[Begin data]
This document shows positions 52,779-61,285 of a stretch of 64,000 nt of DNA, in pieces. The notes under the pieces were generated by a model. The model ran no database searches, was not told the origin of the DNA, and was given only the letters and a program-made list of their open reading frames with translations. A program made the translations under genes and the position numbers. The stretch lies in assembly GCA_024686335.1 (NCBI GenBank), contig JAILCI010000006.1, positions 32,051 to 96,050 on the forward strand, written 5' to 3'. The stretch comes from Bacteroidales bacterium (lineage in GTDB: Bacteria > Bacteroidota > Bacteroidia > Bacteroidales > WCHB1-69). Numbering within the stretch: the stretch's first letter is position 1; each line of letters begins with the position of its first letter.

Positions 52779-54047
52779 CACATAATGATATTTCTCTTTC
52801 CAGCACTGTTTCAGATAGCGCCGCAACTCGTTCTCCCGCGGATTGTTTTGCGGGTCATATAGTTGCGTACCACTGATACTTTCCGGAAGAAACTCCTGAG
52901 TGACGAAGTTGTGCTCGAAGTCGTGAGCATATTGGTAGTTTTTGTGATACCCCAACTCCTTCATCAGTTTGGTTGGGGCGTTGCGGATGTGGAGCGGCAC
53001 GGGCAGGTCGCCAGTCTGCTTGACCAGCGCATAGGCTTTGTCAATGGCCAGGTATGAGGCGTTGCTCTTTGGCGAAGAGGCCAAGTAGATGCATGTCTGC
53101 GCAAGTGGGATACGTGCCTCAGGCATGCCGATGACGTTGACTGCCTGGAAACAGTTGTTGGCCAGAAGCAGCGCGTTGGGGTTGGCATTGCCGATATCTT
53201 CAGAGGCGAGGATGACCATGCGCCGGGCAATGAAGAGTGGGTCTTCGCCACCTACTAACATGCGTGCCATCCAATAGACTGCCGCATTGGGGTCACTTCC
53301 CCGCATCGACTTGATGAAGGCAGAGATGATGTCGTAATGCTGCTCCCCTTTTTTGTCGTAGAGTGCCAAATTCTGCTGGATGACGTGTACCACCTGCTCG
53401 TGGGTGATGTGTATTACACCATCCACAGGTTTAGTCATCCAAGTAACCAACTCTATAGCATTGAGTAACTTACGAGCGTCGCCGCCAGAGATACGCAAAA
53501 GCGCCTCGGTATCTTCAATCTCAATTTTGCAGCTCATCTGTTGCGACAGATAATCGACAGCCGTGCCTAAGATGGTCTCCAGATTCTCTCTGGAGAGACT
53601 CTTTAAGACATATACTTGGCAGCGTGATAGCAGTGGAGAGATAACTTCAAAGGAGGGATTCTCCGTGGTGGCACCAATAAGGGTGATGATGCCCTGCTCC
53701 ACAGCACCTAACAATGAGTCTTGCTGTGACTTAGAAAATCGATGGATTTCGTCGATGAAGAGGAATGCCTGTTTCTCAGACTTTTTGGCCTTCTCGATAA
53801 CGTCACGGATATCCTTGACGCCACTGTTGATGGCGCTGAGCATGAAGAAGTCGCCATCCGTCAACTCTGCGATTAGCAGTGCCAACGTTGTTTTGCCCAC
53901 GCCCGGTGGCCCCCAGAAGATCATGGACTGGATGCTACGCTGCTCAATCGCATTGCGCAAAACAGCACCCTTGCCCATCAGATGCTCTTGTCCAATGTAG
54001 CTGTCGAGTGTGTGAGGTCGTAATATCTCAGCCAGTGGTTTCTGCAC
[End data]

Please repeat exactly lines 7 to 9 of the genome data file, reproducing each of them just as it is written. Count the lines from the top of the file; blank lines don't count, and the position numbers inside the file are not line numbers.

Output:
53101 GCAAGTGGGATACGTGCCTCAGGCATGCCGATGACGTTGACTGCCTGGAAACAGTTGTTGGCCAGAAGCAGCGCGTTGGGGTTGGCATTGCCGATATCTT
53201 CAGAGGCGAGGATGACCATGCGCCGGGCAATGAAGAGTGGGTCTTCGCCACCTACTAACATGCGTGCCATCCAATAGACTGCCGCATTGGGGTCACTTCC
53301 CCGCATCGACTTGATGAAGGCAGAGATGATGTCGTAATGCTGCTCCCCTTTTTTGTCGTAGAGTGCCAAATTCTGCTGGATGACGTGTACCACCTGCTCG